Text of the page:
Archtops are a special beast and attract players with special set-up preferences

 

Some like a low fast action with light strings

 

Others 'go for tone' with high action, heavy strings and even extra neck bow... :blink:

 

As suggested, a mix of DIY adjustment and luthier input for the difficult stuff is often the best compromise...

 

Temp/humidity both in storage and out in transit become more critical for thoroughbreds like the L5...

 

Perhaps this partly explains many top pro's love for laminated guitars like the ES 175 and ES 335 family

 

And on the acoustic side...Ovation fibre back guitars...

 

For their robustness, stability and ability to take punishment...

 

V

 

:-({|=

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Off hand, "the best" shop in town deals in acoustic instruments so I'll have to sleuth out the best luthier of electric guitars.

Actually, the L-5, even though it has pickups, IS an accoustic. It does have the set-up advantages of an electric (adjustable bridge), but also the issues of an accoustic.

 

Furthermore, I think it takes more skill and knowledge to do quality set-ups on accoustics than electrics.

 

If this guy is the "best", chances are this is your guy. And besides, for finding other connections, maybe the best place to start?

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Oddly, my "best" guitar (opinion) is My '61 L-7, and also seems to be the one that is also the most likely to be in tune whenever I get it out of the case.

 

I would think it to be the most out of tune from time to time, since there is more that can change it, but perhaps there is this magic combo of this and that to where when on thing that causes strings to go sharp something else makes them go flat.

 

I don't think that has anything to do with quality, and I wouldn't judge a guitar based on how in tune it is getting it out of the case, just always thought it was kinda neat and odd with this one.

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Two weeks ago I picked up a new L5 for my son for Christmas.

So for the last 2 weeks I have been testing it and seeing if these fingers that haven't touched a guitar in 25 years still know their stuff.

 

The point is, the low E and A strings started to buzz.

This is where I like warranties. Returned it to the store, told them what was wrong and left it for 4 or 5 days. They'll adjust the neck for me, no problem.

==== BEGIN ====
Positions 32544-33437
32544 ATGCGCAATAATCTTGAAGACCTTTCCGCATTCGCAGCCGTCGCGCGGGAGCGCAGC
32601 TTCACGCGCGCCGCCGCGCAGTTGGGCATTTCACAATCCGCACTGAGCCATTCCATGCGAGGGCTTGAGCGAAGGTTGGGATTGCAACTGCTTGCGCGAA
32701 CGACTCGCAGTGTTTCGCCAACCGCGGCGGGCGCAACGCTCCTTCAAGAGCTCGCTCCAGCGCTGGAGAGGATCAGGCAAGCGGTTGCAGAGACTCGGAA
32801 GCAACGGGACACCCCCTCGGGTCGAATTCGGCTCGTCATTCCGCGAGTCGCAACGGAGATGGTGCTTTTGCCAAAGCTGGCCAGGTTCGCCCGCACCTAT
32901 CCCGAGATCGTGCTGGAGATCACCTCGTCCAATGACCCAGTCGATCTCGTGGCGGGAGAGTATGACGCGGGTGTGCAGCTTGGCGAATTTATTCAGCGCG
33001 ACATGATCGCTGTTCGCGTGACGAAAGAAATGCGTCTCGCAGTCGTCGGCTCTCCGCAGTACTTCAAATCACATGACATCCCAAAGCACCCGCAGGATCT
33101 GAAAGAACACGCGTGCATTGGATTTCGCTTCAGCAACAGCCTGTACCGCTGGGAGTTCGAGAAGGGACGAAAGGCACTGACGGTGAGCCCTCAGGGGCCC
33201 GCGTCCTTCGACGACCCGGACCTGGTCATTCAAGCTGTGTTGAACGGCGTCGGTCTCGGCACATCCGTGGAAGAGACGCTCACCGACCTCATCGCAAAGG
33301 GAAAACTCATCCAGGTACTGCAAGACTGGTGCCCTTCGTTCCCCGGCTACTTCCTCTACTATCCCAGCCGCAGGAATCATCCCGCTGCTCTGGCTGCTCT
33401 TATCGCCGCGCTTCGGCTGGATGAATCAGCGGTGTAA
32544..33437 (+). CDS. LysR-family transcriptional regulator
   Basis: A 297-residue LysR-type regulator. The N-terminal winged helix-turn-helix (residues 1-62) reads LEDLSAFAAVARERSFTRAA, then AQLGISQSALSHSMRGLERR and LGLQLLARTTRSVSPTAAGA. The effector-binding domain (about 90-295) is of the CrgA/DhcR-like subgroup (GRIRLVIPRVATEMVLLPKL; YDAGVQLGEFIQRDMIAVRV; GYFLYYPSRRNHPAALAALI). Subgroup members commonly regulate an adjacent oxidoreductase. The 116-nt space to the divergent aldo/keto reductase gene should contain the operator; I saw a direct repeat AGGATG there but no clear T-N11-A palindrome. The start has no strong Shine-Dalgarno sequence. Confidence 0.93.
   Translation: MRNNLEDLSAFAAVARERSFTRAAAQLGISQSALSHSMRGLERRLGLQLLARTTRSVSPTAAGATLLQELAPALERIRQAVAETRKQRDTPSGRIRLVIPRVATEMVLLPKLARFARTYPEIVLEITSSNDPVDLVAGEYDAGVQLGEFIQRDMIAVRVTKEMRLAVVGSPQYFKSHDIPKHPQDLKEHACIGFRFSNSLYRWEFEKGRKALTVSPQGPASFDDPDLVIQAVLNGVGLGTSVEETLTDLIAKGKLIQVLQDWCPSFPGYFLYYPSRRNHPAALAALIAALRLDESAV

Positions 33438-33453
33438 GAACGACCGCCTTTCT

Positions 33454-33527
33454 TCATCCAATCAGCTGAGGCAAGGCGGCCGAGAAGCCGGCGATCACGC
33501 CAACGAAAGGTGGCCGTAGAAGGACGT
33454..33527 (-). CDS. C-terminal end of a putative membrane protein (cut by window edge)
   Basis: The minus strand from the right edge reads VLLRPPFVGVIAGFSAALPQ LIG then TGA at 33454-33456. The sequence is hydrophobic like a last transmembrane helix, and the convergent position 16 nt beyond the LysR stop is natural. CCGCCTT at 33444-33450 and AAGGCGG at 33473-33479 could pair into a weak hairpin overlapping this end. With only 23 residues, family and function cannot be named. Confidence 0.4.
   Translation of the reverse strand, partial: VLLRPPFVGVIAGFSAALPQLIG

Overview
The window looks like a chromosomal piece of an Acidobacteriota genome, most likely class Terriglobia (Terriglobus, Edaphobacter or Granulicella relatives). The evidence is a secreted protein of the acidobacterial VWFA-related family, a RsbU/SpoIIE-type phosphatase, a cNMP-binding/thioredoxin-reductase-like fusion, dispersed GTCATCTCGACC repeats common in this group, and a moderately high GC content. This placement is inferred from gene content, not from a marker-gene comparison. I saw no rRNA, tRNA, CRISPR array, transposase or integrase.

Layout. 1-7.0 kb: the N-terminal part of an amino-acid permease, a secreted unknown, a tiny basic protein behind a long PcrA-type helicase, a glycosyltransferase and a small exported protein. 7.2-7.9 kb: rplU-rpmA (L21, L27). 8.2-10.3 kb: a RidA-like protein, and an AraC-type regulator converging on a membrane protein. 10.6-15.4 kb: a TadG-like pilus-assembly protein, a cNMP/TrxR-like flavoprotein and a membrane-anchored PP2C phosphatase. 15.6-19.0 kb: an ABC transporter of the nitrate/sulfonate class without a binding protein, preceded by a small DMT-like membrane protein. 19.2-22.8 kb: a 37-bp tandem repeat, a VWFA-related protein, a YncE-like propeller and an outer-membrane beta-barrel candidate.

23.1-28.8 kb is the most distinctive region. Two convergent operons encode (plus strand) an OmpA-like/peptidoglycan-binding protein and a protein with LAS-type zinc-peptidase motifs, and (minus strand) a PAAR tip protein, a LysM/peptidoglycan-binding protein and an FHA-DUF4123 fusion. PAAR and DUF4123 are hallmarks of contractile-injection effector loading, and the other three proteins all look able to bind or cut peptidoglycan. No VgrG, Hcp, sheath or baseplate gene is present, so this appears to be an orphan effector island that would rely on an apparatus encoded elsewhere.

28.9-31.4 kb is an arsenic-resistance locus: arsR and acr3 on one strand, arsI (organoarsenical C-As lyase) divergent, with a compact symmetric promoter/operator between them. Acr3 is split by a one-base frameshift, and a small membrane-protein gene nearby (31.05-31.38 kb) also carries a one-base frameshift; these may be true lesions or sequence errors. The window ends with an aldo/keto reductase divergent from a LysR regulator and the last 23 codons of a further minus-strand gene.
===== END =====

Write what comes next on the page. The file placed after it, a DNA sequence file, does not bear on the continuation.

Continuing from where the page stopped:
My question is this. How common is it that the neck on a new guitar needs adjusting?

 

I guess that's a good thing about guitars spending some time on the salesroom floor. They can stablize while pimply faced brats with dirty fingers play them.

 

Herein lies the challenge. The cheaper the guitar, the more likely it will need to be set up. But the bargain basement guitars from big box stores have nobody to tweek them. That is probably part of the reason so many cheap guitars kill a person's desire to learn to play and end up gathering dust at the back of the closet.

 

So how often do new guitars right out of the box need to be set up?

 

I agree with the many comments you have already received which state that a new guitar will need a set up.

 

Tbh I think that whilst many people claim they know how to set up guitars, in fact very few are actually good at it. I'm a strong believer in finding a great guitar tech and getting them to weave their magic.

I will say that I find that with new guitars they can need a couple of adjustments in the first year or so. Not exactly sure why but I assume that the wood may not be quite settled. I have a Tal Farlow which is my 'gig go to guitar'. In its first year it needed about 3 set ups and now 8 years later I still have to get it set at least once a year.

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Most important for an instrument like an L5, is to keep it in a controlled humidity of 45%. The guitar won't move around as much and will remain much more stable, requiring fewer setups and staying in tune better. Get a good case hygrometer, so you can monitor the instrument. The L5 is an incredible instrument, but an all wood guitar is very finicky and does not like temperature and humidity changes. That guitar is a great pleasure for your son, both enjoy her.

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I bought a new Custom Shop 330-L (fully hollow body) and had it set up by one of the best guys in NYC.

It still needed a few more truss rod tweaks through the first year as it settled and as I played the hell out of it.

 

I haven't needed to make any more adjustments for the last two years.